It’s also darn tasty: typically made by roasting bones to break down their nutrients even further before bathing them in liquid, the caramelization that this process lends the meat results in a deeply savory, umami-rich broth that’s wholly unlike the tinny, salty broth you find on supermarket shelves. Sippable as-is or as a spectacular base for a flavorful winter soup or stew, bone broth is well worth making at home. Here’s how. 

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3 to 4 lbs. mixed beef bones, such as short ribs, knuckles, tail and neck bone

2 medium carrots, cut into thirds

3 stalks celery, cut into thirds

2 medium onions, halved and peeled

2 tablespoons apple cider vinegar

2 bay leaves

2 tsp. kosher salt

Optional additional flavorings: smashed garlic cloves, fresh herbs, black peppercorns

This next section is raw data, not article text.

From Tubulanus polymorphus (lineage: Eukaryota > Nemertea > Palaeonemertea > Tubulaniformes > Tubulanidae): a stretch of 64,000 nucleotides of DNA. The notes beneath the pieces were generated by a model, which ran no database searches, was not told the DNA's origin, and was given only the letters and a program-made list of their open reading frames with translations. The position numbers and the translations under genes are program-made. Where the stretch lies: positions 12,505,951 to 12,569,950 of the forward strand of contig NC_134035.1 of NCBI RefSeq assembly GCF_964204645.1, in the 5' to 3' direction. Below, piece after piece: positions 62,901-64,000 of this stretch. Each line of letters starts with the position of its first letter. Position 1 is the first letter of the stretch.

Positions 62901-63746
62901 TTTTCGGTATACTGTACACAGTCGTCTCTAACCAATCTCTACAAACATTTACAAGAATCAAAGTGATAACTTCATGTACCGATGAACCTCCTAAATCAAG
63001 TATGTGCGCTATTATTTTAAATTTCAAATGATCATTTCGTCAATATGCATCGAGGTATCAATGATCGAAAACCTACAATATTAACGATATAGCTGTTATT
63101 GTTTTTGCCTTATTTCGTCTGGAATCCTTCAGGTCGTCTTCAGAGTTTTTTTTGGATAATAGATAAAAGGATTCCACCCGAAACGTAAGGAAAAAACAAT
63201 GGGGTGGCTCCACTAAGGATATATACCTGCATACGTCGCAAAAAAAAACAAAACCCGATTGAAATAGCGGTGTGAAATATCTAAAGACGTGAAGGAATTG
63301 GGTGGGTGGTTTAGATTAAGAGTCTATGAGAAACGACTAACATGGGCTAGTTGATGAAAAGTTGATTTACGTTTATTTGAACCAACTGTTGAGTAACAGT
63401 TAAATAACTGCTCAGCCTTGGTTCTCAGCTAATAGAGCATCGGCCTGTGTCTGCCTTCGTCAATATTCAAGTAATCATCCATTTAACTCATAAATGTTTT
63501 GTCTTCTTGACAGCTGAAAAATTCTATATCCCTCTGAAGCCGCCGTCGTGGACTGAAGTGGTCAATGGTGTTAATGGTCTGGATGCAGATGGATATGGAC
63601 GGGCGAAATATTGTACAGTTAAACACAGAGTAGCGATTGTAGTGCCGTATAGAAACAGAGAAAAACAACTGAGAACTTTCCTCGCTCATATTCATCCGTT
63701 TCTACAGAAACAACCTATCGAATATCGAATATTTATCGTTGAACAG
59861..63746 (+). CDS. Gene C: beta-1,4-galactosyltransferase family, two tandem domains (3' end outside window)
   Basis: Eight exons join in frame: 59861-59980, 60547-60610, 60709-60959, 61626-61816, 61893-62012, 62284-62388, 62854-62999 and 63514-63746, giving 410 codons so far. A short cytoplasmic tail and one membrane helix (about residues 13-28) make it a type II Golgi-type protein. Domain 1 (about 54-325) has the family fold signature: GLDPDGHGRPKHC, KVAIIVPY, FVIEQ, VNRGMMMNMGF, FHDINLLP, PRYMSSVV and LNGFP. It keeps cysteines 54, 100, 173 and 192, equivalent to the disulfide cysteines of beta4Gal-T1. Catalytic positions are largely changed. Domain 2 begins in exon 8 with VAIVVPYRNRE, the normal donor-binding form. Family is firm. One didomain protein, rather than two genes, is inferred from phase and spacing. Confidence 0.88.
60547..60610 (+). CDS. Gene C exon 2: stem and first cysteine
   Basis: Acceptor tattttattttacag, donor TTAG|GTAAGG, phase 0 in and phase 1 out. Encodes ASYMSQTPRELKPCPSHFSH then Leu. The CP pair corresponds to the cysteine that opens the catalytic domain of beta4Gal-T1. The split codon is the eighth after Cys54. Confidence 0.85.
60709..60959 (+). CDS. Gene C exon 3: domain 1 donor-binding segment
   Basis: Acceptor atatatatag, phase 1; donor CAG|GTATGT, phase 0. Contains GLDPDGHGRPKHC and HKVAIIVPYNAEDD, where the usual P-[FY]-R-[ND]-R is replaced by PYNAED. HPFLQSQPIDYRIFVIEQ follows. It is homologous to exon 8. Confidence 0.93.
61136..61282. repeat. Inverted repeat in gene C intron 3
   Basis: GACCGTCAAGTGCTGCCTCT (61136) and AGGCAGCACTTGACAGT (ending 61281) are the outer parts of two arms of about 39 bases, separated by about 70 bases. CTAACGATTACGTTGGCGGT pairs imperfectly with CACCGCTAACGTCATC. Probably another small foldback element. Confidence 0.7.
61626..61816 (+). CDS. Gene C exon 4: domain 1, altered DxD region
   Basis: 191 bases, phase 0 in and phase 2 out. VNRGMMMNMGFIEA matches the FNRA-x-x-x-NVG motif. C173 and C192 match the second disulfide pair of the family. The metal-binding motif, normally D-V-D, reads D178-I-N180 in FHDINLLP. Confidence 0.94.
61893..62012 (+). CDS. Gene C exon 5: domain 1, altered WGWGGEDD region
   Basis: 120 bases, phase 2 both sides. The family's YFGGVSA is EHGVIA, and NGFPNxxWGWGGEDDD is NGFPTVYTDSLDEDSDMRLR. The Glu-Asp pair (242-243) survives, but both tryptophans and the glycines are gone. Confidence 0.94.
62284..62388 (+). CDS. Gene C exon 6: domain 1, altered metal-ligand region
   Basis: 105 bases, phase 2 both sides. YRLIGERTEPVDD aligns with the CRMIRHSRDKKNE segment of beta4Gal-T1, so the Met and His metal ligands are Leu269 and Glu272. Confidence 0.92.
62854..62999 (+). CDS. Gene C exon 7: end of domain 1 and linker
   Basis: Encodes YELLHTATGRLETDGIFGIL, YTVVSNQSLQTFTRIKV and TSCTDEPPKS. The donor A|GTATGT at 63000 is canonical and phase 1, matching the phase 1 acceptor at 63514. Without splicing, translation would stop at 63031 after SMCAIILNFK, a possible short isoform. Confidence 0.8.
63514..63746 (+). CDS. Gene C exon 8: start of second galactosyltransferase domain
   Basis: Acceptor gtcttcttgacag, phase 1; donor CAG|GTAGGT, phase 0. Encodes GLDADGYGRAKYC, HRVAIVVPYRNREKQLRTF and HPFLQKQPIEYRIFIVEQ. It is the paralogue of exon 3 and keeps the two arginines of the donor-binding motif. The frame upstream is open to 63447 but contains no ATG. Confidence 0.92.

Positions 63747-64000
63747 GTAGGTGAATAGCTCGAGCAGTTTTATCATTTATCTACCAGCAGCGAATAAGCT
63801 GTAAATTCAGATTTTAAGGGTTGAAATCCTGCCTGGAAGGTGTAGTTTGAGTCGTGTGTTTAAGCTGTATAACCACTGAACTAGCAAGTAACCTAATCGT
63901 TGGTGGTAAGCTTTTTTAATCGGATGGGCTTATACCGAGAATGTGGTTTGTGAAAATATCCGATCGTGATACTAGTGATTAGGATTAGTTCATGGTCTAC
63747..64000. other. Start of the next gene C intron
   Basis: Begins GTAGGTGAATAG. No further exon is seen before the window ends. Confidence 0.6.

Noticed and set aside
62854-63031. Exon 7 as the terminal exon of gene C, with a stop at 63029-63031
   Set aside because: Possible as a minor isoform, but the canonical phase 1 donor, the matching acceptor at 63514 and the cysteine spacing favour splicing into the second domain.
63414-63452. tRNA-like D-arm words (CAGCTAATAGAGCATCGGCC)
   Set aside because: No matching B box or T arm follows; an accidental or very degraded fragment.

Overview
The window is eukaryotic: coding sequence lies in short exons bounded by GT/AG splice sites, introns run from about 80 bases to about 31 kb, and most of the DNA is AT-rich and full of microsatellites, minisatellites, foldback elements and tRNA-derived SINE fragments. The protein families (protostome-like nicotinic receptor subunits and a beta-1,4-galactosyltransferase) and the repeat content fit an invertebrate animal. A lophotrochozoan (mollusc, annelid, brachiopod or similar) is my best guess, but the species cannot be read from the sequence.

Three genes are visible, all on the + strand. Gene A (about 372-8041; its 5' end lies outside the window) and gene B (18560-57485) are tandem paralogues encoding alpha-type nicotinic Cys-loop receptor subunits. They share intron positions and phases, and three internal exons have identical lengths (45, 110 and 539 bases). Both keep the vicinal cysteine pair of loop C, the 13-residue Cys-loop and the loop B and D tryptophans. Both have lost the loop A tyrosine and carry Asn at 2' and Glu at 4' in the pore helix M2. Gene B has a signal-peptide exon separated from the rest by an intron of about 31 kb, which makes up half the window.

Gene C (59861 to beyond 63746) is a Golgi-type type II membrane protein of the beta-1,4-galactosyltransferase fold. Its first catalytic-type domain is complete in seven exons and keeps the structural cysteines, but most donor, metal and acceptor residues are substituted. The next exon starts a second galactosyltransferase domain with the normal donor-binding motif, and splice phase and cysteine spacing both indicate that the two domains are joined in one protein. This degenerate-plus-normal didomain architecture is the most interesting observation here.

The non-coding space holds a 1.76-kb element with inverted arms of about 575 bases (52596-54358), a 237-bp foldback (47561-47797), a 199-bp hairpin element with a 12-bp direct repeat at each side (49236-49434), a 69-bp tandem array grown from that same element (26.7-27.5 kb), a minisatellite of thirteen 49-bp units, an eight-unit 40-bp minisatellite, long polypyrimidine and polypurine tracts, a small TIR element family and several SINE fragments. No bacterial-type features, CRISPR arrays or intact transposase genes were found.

1. Roast the bones: preheat oven to 400 degrees F. Turn bones onto a rimmed baking sheet and roast until deeply browned and fragrant, about one hour, turning once. Transfer bones to a deep stockpot and discard rendered fat, then reduce oven temperature to 200 degrees F.
  2. Add chopped vegetables, vinegar, bay leaves and any additional flavorings to the stock pot. Add enough cold water to cover ingredients by two inches, about 10 cups. Cover pot and bring to a boil, then drop to a simmer.
  3. Transfer covered stockpot to the oven and cook for at least 12 hours or up to 18.
  4. When broth is done, remove pot from oven and drain and discard all solid ingredients. Season hot broth with salt, stir well, then transfer to a tall, narrow container, such as a water pitcher. Cool to room temperature, then cover and transfer to fridge for at least 6 hours or overnight.
  5. Remove broth from fridge, scoop and skim all or most of the risen fat, then transfer broth to storage containers. Store in the fridge for up to one week, or in the freezer for up to three months.
  • Maimonides’ Medicine: Bone Broth
    Maimonides’ Medicine: Bone Broth